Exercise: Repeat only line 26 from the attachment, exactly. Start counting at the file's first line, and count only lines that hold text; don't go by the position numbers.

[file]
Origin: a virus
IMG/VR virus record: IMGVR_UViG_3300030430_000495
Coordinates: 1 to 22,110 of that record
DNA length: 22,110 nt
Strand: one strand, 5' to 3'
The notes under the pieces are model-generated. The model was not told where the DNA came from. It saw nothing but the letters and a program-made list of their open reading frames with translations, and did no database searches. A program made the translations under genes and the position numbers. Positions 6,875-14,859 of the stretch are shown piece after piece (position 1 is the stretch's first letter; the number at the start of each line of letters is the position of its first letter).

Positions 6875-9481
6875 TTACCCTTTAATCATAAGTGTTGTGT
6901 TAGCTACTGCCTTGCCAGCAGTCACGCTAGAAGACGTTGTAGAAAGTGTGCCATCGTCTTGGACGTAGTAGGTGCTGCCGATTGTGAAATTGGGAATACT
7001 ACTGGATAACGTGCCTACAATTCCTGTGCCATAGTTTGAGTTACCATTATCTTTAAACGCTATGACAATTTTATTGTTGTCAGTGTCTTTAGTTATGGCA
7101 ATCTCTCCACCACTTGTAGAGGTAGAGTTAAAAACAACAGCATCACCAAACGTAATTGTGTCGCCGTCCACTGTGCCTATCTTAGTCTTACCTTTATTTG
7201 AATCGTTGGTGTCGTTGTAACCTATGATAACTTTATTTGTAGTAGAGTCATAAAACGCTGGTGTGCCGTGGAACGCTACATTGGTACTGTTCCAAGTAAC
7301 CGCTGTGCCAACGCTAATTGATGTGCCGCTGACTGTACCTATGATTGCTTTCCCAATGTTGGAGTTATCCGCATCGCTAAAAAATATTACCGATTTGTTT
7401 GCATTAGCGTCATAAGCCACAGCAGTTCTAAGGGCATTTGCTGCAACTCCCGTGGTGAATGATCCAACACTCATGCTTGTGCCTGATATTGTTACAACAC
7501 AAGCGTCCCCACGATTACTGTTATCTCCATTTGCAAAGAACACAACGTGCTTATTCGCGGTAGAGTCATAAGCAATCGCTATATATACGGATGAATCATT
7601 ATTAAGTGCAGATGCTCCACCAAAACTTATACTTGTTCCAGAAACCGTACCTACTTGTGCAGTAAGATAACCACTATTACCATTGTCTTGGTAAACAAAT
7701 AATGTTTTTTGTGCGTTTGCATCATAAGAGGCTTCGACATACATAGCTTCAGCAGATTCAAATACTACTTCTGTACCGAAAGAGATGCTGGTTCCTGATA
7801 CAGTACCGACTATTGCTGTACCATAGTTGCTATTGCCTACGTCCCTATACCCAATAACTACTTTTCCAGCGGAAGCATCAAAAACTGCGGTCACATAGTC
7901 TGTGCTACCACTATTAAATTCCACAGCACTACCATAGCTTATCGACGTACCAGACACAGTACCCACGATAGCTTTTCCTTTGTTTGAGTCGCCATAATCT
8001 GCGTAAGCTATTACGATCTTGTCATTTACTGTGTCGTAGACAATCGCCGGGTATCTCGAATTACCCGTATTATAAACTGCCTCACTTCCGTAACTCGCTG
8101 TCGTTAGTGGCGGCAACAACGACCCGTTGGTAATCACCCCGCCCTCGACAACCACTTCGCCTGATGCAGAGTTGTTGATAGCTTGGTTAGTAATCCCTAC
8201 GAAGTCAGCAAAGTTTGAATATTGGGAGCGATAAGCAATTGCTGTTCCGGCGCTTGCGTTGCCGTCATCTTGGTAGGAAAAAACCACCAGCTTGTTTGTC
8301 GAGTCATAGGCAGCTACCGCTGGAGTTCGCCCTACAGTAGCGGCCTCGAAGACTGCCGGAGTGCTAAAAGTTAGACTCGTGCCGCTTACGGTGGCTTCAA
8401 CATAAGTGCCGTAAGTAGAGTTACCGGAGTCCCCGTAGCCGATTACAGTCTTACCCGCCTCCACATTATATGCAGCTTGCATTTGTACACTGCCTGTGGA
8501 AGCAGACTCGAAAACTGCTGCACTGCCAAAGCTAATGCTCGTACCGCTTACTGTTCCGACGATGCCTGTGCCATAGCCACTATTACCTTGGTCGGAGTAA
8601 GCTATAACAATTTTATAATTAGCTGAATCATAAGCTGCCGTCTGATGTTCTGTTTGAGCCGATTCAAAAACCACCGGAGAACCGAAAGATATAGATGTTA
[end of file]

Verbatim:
8601 GCTATAACAATTTTATAATTAGCTGAATCATAAGCTGCCGTCTGATGTTCTGTTTGAGCCGATTCAAAAACCACCGGAGAACCGAAAGATATAGATGTTA